Bricolage Co-op Brings D.I.Y. Spirit to Haverford
The new student-run organization, born from an anthropology course on "DIY Movements and American Environmentalism," aims to foster community through do-it-yourself projects, skills sharing, and exchanges of member-made items.
Bricolage Co-op is a new student-run organization, born last spring from an anthropology course taught by Assistant Professor Joshua Moses. The group aims to foster community through D.I.Y. (do-it-yourself) projects, skills sharing, and exchanges of member-made items. To that end, one of the recurring events the group sponsors is a potluck/clothing swap/craft fair held on the last Friday of every month. In December, though, they held the event early so that Fords could shop or swap for gifts before finals started. The Bricolage Holiday Gift D.I.Y. and Exchange was held in James House, where the co-op has been renovating a room for its permanent home, and featured handmade gifts, homemade food (sweet potato-kale hash, gingerbread, cardamom sweet bread, scones, chocolate chip cookies, and chai tea), music provided by student musicians, and workshops on paper marbling and wooden top construction. Once back on campus in January, the co-op hosted a furniture-building event to create gear (a window seat, shelves) for their new space.
Bricolage, the French term for DIY, means "something constructed or created from a diverse range of available things." We talked to Chloe Wang '17, a co-founder of Bricolage with Caleb Eckert '17, and Anna Saum '18, about the group's start and what they hope to create going forward.
Tell us about the launch of Bricolage?
The co-op was conceptualized in the course "D.I.Y. Movements and American Environmentalisms," taught by Josh Moses. I was one of eight students in the class, studying do-it-yourself movements with an environmental focus. The course was unconventional in that it was a seminar with a lab, integrating theory and practice, and one of our undertakings was a group D.I.Y. project. In our readings, we encountered themes of self-sufficiency, reclamation, and empowering production in a consumptive society. We noticed that although there is no lack of creativity on our campus, making things is often a solitary endeavor for students. This informed our decision to start a co-op as a place for makers to come together and exchange.
How is the co-op structured?
Right now, we have three core participants who meet biweekly to plan, organize, and build, as well as collaborators working on the Haverfarm and MakerSpace. Some of us were in the D.I.Y. class with Josh Moses and others joined later. We've been holding events that are open to all while we ready the [James House] space, and are planning to establish more formal membership in the upcoming semester.
What kind of work have you done to the room in James House?
We are working on the space with some vital help from Facilities—they raised the floor for us and made the path to the door accessible, and kindly provided polyurethane coating for the floor. In the fall, we sanded the floor and applied the coating, and will be continuing to build furniture and shelves that were started in the D.I.Y. class. We are looking to start with some shelves to display work, as well as tables and seating to make the room a more functional and inviting space. Those are just the bare bones and we hope it will continue to evolve through co-op projects.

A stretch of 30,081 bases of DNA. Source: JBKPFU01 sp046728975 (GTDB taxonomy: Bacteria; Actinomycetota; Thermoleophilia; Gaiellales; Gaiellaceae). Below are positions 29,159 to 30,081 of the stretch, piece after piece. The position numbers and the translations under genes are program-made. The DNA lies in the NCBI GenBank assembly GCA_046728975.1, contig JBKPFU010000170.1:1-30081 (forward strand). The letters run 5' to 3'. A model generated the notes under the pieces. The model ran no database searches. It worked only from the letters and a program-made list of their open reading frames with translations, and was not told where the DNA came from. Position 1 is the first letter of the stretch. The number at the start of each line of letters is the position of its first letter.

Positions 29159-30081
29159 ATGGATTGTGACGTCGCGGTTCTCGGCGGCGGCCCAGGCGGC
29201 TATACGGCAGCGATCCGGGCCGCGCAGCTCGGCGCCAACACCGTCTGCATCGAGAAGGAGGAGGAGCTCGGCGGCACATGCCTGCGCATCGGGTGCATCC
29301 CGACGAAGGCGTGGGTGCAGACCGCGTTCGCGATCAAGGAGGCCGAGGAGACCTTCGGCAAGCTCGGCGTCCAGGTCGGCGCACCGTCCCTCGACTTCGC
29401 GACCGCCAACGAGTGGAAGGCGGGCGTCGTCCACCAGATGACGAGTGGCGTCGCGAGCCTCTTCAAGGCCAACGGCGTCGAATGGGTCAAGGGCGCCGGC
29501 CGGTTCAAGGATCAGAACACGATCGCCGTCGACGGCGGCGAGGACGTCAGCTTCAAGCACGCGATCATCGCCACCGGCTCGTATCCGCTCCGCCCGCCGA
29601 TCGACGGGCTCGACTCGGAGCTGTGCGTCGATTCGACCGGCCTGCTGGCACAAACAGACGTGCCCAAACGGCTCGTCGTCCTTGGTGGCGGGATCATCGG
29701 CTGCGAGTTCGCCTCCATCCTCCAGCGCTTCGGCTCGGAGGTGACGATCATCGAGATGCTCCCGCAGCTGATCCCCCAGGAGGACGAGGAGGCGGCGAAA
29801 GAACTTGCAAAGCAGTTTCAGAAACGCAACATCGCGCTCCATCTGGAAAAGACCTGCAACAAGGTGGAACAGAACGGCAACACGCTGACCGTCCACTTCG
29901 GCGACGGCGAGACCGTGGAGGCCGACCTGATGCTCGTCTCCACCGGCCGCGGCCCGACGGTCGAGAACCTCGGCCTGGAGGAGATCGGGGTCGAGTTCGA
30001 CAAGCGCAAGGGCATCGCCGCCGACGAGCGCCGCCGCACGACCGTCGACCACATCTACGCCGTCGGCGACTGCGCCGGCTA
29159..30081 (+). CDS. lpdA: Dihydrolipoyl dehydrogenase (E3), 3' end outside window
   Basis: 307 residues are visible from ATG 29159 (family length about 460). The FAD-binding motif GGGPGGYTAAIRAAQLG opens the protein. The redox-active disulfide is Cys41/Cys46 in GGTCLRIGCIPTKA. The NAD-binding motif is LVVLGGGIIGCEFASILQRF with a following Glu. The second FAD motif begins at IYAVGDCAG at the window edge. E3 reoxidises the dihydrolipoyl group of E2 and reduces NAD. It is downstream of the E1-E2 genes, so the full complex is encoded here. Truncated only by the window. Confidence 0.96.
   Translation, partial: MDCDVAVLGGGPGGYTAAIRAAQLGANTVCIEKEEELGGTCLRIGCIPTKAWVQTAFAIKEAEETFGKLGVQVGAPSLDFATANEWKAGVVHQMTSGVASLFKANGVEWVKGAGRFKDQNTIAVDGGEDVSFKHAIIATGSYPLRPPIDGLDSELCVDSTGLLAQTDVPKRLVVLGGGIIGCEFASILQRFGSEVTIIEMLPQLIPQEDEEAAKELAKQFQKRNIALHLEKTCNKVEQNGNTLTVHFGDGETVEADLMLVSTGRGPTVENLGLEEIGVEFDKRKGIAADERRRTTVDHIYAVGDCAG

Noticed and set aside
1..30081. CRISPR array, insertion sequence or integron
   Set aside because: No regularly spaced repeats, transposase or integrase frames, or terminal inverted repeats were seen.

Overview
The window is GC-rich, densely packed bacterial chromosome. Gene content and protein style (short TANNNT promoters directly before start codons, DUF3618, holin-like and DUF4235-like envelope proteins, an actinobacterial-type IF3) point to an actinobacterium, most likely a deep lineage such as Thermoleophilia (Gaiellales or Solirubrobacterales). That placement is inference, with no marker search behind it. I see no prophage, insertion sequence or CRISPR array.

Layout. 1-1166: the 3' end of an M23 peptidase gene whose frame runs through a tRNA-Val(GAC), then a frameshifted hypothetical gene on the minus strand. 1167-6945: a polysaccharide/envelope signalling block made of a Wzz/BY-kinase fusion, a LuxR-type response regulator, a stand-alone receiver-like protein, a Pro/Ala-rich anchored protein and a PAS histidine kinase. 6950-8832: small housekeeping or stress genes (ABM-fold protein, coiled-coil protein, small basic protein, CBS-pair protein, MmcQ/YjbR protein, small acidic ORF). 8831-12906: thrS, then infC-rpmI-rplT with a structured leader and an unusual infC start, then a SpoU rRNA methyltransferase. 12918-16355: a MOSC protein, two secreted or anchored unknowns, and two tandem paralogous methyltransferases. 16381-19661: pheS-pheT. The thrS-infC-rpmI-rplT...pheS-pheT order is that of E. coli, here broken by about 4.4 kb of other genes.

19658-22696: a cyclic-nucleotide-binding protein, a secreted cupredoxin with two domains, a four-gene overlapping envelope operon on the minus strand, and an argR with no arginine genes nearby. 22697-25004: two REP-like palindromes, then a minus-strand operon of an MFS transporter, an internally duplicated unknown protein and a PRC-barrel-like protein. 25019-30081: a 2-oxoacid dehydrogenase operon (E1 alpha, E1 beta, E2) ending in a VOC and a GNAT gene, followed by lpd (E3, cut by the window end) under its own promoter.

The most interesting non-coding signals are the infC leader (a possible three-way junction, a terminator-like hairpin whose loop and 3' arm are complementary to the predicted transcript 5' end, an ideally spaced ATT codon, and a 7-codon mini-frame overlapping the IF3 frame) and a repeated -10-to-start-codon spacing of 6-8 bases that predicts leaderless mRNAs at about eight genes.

What do you have in the works for the spring semester?
We will be officially opening the Bricolage space in conjunction with a call for new members. Membership will be flexible to various interests and commitments. It can involve producing items, working on collaborative projects, hosting workshops, monetary donations, sitting in the space as a monitor, or any combination of those things. Anyone is welcome to join, not just students. A great film screening and collaborative zine are also in the works, and activities off campus might include meeting up with Wild Foodies of Philly or visiting the FreeStore in Media, Pa. Also, Esteban Kelly of the worker cooperative AORTA, who recently visited Haverford, mentioned that he gives solidarity economy walking tours of West Philadelphia, so we would love to take him up on that later this spring.
What are your hopes for the co-op in the future?
My main hope is that Bricolage is helpful to people. Rather than an extra activity that students have to tack on to their busy lives, I hope the co-op can be a tool, outlet, or showcase for preexisting interests. In the cooperative spirit, it should be a way for people to come together to support each other’s projects.
How do you see the co-op contributing to, relating to, or enhancing your Haverford education?
The co-op ensures that I continue to engage with ideas I started to explore in class last spring. I am pursuing an environmental studies minor, and the D.I.Y. course got me thinking about approaches to environmental issues that have to do with the fundamental ways in which we live. I think it’s critical to find ways of incorporating the ideas we espouse and discuss for hours in the classroom into our everyday lives. Plus, working on Bricolage turns my attention to educational opportunities in the Philadelphia area. … Bricolage is also an important avenue for creative engagement for me personally, as a chemistry major with interests in the arts and other disciplines. As I continue to learn about the cooperative model, I am realizing that it is something I would like to be involved in beyond my undergraduate years, regardless of what I am doing career-wise.
Photo of Bricolage clothing swap by Caleb Eckert '17